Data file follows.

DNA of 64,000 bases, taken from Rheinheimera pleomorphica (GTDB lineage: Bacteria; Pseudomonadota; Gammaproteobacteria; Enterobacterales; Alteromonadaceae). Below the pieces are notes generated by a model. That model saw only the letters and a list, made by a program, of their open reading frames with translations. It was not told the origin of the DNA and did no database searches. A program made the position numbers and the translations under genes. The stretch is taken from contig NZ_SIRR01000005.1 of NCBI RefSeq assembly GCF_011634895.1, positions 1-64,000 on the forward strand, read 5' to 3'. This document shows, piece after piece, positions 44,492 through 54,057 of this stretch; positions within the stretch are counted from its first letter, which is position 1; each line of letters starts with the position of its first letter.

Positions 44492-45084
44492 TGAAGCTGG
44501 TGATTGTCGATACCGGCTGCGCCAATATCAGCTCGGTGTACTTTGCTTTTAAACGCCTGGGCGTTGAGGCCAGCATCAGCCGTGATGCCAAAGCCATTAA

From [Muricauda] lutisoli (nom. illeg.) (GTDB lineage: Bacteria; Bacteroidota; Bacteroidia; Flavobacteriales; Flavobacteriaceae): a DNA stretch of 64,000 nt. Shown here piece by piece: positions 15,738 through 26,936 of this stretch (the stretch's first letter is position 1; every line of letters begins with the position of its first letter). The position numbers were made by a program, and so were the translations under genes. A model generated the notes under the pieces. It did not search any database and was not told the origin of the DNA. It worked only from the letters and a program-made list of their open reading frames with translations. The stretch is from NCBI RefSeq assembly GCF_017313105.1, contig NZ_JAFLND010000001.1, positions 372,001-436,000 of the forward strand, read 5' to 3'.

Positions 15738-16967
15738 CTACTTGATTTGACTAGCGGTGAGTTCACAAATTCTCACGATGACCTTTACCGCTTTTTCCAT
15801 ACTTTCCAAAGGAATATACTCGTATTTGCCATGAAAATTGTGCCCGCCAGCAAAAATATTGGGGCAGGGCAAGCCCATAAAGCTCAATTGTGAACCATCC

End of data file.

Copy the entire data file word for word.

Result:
DNA of 64,000 bases, taken from Rheinheimera pleomorphica (GTDB lineage: Bacteria; Pseudomonadota; Gammaproteobacteria; Enterobacterales; Alteromonadaceae). Below the pieces are notes generated by a model. That model saw only the letters and a list, made by a program, of their open reading frames with translations. It was not told the origin of the DNA and did no database searches. A program made the position numbers and the translations under genes. The stretch is taken from contig NZ_SIRR01000005.1 of NCBI RefSeq assembly GCF_011634895.1, positions 1-64,000 on the forward strand, read 5' to 3'. This document shows, piece after piece, positions 44,492 through 54,057 of this stretch; positions within the stretch are counted from its first letter, which is position 1; each line of letters starts with the position of its first letter.

Positions 44492-45084
44492 TGAAGCTGG
44501 TGATTGTCGATACCGGCTGCGCCAATATCAGCTCGGTGTACTTTGCTTTTAAACGCCTGGGCGTTGAGGCCAGCATCAGCCGTGATGCCAAAGCCATTAA

From [Muricauda] lutisoli (nom. illeg.) (GTDB lineage: Bacteria; Bacteroidota; Bacteroidia; Flavobacteriales; Flavobacteriaceae): a DNA stretch of 64,000 nt. Shown here piece by piece: positions 15,738 through 26,936 of this stretch (the stretch's first letter is position 1; every line of letters begins with the position of its first letter). The position numbers were made by a program, and so were the translations under genes. A model generated the notes under the pieces. It did not search any database and was not told the origin of the DNA. It worked only from the letters and a program-made list of their open reading frames with translations. The stretch is from NCBI RefSeq assembly GCF_017313105.1, contig NZ_JAFLND010000001.1, positions 372,001-436,000 of the forward strand, read 5' to 3'.

Positions 15738-16967
15738 CTACTTGATTTGACTAGCGGTGAGTTCACAAATTCTCACGATGACCTTTACCGCTTTTTCCAT
15801 ACTTTCCAAAGGAATATACTCGTATTTGCCATGAAAATTGTGCCCGCCAGCAAAAATATTGGGGCAGGGCAAGCCCATAAAGCTCAATTGTGAACCATCC